“Who’s to say that dreams and nightmares aren’t as real as the here and now?”―John Lennon
“Why do you call me that?” Sookie asked.
Eric thought for a moment. “I was not aware I was calling you that. I do not do it consciously, so I’m not sure. Perhaps it is because you are small compared to me. Or young.” He shrugged. “I can try to stop myself from saying it—if that is your wish.”
Sookie shook her head. “No. It’s okay. So,” she took a deep breath, “what is a dream weaver?”
Eric looked at Sookie through narrowed eyes, as if double checking that she was—indeed—ready to hear what he had to say. After what seemed like minutes of silence, he finally answered her question. “A dream weaver is a vampire who is very skilled at sending a human not only an emotion but also an intention in a dream. If the human sleeps during the day, the dream will literally take him or her over.”
“Like what happened to me today?”
“Yes,” Eric confirmed softly. “But—as I said—you are safe from woven dreams as long as Bill is awake.”
“Why can’t they be sent at night?” Sookie asked.
Eric considered for a moment. “No definitive answer to that question has ever been discovered. Some vampires believe that the process of dying for the day—and the magic enacted to preserve the vampire through that death—is somehow connected to a woven dream. Others feel that even vampires lack the stomach and fortitude to endure woven dreams along with their human targets—their victims. By all accounts, the humans at the receiving end of such dreams are in true misery.”
Sookie looked down. “I know.”
“Yes,” Eric said. “You do.” He ran his hand through his hair in frustration. “It is too bad that Compton will never have to endure it.” His voice softened. “Godric believed in the second theory. He found the practice of dream weaving to be barbaric—a coward’s way to bring pain to a human.”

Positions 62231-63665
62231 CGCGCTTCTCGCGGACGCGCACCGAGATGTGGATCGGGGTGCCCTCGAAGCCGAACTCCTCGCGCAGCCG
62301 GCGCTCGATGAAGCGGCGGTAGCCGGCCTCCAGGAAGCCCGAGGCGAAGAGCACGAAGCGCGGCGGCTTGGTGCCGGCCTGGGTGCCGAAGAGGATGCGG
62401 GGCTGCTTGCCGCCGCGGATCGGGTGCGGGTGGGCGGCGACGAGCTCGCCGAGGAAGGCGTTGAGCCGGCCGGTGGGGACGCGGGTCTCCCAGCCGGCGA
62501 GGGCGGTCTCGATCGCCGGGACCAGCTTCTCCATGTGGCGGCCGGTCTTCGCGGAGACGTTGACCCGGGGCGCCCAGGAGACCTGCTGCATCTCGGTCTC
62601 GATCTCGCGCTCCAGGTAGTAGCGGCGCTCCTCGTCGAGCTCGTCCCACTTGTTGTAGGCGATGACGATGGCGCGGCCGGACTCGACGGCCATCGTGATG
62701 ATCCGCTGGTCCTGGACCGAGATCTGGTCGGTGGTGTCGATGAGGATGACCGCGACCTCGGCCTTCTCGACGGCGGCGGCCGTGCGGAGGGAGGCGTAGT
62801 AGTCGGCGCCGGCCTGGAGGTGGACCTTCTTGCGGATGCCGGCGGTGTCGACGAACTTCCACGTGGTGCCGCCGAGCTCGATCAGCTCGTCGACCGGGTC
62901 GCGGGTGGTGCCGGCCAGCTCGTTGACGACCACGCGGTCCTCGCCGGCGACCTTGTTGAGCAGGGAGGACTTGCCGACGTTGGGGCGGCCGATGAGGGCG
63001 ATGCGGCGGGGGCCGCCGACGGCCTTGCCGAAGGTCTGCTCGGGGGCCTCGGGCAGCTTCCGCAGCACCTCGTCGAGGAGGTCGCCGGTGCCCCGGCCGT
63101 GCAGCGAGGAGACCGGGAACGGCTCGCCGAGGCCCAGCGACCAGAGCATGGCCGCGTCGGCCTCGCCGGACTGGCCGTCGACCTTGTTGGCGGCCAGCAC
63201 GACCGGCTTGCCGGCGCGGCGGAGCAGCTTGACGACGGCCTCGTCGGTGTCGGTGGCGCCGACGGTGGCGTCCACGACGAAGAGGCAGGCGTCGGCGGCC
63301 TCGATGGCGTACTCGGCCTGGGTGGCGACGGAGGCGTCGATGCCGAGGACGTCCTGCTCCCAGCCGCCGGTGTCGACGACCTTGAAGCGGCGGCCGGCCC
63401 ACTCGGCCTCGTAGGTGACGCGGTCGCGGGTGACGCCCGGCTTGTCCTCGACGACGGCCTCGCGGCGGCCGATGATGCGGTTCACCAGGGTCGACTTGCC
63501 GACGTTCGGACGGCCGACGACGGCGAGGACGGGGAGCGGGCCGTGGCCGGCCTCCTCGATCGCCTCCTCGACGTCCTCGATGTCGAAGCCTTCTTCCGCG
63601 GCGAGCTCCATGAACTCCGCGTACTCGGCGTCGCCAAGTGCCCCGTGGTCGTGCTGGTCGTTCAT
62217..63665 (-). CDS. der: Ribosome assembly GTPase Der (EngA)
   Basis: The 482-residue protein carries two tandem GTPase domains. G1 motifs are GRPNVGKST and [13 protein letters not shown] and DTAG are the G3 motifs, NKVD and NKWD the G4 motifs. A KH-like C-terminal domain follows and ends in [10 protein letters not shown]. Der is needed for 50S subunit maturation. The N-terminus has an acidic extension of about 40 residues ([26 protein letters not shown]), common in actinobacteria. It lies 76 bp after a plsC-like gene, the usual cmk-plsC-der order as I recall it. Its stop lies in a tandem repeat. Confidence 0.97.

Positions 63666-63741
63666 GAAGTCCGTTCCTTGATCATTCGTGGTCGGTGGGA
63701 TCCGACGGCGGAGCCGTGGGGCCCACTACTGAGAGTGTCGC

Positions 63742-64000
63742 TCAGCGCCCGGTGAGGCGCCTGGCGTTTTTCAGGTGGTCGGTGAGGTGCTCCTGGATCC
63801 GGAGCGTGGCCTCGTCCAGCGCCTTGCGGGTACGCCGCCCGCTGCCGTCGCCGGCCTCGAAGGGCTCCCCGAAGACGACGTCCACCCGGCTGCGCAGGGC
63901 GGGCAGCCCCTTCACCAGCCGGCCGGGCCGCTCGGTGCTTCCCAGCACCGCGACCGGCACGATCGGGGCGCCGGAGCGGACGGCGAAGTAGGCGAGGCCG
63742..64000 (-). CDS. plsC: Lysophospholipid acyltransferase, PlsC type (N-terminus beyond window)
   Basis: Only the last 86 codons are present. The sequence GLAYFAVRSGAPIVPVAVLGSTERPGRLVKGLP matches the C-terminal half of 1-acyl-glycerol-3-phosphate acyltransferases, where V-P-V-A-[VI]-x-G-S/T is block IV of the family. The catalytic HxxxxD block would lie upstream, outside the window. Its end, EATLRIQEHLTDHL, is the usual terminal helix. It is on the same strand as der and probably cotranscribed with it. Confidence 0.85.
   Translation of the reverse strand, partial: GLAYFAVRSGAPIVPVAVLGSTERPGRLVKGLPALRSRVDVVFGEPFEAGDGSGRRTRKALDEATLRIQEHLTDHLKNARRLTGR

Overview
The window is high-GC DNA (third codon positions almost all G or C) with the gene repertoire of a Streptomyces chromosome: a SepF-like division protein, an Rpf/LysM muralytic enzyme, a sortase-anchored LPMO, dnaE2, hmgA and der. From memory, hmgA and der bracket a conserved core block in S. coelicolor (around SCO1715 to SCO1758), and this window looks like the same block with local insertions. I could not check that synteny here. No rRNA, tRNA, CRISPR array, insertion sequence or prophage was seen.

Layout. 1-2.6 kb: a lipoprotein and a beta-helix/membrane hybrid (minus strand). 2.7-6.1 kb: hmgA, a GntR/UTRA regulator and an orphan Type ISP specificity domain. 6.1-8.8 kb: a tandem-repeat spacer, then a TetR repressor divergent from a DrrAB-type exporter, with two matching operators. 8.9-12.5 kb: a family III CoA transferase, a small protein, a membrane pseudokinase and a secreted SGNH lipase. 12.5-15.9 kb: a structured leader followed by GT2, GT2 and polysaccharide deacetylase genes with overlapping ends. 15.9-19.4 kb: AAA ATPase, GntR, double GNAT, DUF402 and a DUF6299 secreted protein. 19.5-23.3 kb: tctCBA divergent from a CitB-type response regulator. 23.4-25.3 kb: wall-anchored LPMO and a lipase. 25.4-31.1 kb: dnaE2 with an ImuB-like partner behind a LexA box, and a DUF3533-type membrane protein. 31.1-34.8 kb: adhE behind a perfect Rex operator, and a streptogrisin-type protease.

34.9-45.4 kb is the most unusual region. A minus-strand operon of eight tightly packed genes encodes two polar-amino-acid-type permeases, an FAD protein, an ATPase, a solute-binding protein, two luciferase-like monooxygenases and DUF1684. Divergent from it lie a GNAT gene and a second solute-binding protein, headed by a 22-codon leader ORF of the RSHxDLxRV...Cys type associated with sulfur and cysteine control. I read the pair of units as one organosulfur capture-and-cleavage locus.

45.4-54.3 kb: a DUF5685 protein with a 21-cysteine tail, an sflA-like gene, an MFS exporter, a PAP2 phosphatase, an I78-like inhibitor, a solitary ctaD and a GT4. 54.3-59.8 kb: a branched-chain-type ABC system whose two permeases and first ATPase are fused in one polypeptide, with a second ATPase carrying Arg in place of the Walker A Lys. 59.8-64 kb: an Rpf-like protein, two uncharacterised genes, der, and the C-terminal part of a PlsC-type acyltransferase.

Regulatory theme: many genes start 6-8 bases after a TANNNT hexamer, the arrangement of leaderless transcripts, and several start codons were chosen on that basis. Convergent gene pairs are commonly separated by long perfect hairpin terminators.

“Because the human would feel all the pain, and the vampire would endure none of it,” Sookie commented, turning her focus back to the fire.
“And Bill’s one of these dream weavers,” she said matter-of-factly. “And that’s a vampire gift or something?”
Eric considered for a moment. “It must be—in Bill’s case. But I had never known of it being a gift.” His brows scrunched together. “There are some abilities that vampires are ‘born’ with—so to speak. These—we call gifts. Other skills are learned over time. For instance, I had the gift of flight, but very old vampires can develop this ability through practice. However, even then, they will lack the maneuverability a natural flier has, for their flight is actually a kind of hovering, amplified by practice and the strength that comes with age.”
“So dream weaving isn’t a usual gift?”
“No. To become a successful dream weaver takes much aptitude and magic; thus, only very old vampires are capable of it—or, at least, that is what I thought until today.” He paused. “And—even among the old—weaving dreams successfully takes much practice.”
“Have you ever done it?”
He shook his head. “No. I have not given humans my blood often, and—even if I had—Godric’s influence would have kept me from attempting to create such dreams. Also, my age is not generally thought of as sufficient for producing woven dreams. However, it seems that Bill’s skill has developed quite early, probably through both natural aptitude and practice.”
Sookie brushed away a tear.
“Should I stop?” Eric asked.
“No,” she responded. “I need to know everything.”
He nodded, but changed the topic slightly so that it would be less personal for her. “Dreams that come during the day can be of two varieties: one more passive on the vampire’s part and one more active. It is the active type that only dream-weavers can craft.”
Sookie arched an eyebrow in question. “Passive?”